Monday, January 5, 2009

Literature Review

Basically literature review is based on the materials that you have read in comparison with your system. Here is a sample, don't worry about the content, just to get an idea and how to do discussion.

Different Types Of Existing Steganalysis Method

Raw Quick Pairs Analysis

Raw Quick Pairs Analysis is an older method for detection of random LSB embedding that may in some exceptional cases give better results than RS steganalysis (especially for small images with low number of unique colors).

Palette Quick Pairs Analysis

Palette Quick Pairs Analysis should be applied only to GIF images and it can detect messages embedded in GIF images using some steganographic algorithm that preprocesses the palette by creating clusters of close colors that differ in their LSBs only.

Visual attacks

Most steganographic programs embed message bits either sequentially or in some pseudo-random fashion. In most programs, the message bits are chosen non-adaptively independently of the image content. If the image contains connected areas of uniform color or areas with the color saturated at either 0 or 255, we can look for suspicious artifacts using simple visual inspection after preprocessing the stego image. Even though the artifacts cannot be readily seen, we can plot one bit-plane (for example, the LSB plane) and inspect just the bit-plane itself. This attack is especially applicable to palette images for LSB embedding in indices to the palette. If, at the same time, the message is embedded sequentially, one can have a convincing argument for the presence of steganographic messages in an image. However, as Pfitzmann and Westfeld report20, it may be impossible to distinguish noisy images or highly textured images from stego images using this technique. Although visual attacks are simple, they are hard to automatize and their reliability is highly questionable.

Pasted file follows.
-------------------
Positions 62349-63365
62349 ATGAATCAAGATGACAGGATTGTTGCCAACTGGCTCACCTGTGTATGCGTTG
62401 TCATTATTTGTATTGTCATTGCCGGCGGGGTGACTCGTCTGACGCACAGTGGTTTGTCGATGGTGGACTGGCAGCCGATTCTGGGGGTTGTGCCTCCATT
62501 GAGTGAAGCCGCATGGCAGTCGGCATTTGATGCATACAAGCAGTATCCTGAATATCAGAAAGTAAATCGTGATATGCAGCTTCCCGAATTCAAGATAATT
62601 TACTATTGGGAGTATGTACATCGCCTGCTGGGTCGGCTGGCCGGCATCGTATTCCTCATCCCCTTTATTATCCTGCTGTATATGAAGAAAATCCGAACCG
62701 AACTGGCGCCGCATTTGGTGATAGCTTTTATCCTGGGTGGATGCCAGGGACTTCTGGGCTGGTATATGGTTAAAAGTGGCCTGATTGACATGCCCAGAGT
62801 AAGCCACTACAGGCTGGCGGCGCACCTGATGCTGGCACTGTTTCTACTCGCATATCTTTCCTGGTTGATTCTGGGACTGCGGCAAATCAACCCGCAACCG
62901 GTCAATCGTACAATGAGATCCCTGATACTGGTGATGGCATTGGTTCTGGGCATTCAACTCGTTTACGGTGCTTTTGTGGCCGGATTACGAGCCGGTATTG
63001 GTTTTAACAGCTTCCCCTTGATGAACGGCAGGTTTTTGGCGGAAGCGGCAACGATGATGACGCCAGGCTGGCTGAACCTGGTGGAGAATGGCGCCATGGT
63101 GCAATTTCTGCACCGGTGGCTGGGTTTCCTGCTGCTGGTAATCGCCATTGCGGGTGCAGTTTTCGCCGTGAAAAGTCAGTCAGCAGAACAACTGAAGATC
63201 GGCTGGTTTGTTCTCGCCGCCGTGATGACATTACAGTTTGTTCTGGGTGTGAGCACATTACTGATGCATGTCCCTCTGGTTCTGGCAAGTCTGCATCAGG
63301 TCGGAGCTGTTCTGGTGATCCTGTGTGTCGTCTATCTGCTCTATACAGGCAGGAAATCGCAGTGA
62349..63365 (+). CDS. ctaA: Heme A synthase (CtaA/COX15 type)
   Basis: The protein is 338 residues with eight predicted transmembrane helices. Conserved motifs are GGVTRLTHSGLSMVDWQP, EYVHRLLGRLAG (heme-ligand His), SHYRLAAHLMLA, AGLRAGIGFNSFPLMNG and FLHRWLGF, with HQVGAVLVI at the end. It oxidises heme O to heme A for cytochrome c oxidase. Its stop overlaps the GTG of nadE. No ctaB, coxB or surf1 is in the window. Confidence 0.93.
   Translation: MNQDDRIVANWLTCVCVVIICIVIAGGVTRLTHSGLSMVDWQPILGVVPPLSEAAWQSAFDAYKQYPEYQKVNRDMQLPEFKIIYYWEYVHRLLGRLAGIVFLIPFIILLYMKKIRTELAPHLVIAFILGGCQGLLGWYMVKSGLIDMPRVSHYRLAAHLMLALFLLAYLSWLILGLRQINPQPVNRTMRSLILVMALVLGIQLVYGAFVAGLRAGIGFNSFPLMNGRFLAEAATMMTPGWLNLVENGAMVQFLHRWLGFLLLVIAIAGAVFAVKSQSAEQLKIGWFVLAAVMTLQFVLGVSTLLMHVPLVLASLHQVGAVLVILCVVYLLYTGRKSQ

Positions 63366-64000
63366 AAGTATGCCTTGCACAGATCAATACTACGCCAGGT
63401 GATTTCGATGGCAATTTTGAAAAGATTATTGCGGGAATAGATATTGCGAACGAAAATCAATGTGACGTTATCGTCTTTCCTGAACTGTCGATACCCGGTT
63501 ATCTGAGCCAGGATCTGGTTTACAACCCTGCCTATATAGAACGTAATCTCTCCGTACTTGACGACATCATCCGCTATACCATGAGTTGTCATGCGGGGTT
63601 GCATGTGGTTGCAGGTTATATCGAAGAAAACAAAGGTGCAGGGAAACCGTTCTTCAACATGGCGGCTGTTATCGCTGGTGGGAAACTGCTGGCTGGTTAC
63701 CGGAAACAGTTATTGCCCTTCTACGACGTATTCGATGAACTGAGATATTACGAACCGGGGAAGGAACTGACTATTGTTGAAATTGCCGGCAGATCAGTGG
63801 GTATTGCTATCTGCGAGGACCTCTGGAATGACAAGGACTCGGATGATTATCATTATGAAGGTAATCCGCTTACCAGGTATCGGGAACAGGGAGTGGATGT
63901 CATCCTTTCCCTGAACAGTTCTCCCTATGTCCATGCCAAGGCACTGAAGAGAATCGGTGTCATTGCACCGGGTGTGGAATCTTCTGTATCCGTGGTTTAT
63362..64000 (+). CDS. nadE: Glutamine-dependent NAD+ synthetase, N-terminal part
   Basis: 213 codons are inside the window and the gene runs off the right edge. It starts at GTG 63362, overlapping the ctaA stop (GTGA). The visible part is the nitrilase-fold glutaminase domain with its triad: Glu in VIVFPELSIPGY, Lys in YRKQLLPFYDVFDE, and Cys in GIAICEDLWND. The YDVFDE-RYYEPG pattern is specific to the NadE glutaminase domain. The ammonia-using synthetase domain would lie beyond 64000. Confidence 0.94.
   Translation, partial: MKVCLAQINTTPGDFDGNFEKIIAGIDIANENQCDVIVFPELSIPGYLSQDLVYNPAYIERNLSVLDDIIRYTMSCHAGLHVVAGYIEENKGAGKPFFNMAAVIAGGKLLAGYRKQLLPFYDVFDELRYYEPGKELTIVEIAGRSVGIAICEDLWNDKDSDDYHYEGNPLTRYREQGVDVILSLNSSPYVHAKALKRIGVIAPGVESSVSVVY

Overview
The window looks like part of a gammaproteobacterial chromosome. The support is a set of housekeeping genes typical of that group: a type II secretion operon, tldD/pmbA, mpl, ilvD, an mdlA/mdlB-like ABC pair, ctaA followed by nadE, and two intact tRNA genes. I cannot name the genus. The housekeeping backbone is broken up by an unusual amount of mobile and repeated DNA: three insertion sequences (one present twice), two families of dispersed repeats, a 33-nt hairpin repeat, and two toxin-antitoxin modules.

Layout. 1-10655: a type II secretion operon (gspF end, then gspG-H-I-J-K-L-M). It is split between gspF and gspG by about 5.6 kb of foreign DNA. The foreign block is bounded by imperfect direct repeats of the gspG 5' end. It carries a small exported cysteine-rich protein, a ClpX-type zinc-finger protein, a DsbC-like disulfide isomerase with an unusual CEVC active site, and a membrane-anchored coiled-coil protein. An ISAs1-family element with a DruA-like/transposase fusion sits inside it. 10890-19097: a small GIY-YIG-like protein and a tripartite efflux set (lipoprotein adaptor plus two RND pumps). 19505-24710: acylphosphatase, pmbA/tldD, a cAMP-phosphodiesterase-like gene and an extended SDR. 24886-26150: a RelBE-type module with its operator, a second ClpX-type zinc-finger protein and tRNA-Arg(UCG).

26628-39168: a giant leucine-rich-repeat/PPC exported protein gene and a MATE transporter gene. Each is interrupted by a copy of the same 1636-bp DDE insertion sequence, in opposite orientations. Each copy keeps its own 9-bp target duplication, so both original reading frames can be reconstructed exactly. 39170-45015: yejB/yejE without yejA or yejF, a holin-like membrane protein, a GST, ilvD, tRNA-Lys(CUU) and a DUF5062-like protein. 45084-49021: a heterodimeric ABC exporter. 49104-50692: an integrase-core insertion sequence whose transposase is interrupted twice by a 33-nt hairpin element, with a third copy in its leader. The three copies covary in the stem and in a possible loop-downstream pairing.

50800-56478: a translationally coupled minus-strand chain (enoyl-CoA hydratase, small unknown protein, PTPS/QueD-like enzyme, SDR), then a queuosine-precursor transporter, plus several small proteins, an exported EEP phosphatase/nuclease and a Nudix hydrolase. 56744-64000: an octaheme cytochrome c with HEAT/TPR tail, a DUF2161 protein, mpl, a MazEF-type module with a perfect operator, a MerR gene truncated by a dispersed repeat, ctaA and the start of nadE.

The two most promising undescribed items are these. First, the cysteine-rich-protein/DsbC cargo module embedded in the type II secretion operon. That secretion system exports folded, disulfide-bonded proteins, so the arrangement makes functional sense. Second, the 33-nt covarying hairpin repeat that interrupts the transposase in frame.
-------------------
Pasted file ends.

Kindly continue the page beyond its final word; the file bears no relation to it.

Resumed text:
Statistical analysis of pairs of values (histogram analysis)

Pfitzman and Westfeld20 introduced a powerful statistical attack that can be applied to any steganographic technique in which a fixed set of Pairs of Values (PoVs) are flipped into each other to embed message bits. For example, the PoVs can be formed by pixel values, quantized DCT coefficients, or palette indices that differ in the LSB. Before embedding, in the cover image the two values from each pair are distributed unevenly. After message embedding, the occurrences of the values in each pair will have a tendency to become equal (this depends on the message length). Since swapping one value into another does not change the sum of occurrences of both colors in the image, one can use this fact to design a statistical Chi-square test. We can test for the statistical significance of the fact that the occurrences of both values in each pair are the same. If, in addition to that, the stego-technique embeds message bits sequentially into subsequent pixels/indices/coefficients starting in the upper left corner, one will observe an abrupt change in our statistical evidence as we encounter the end of the message.

Dual statistics methods (RS Analysis)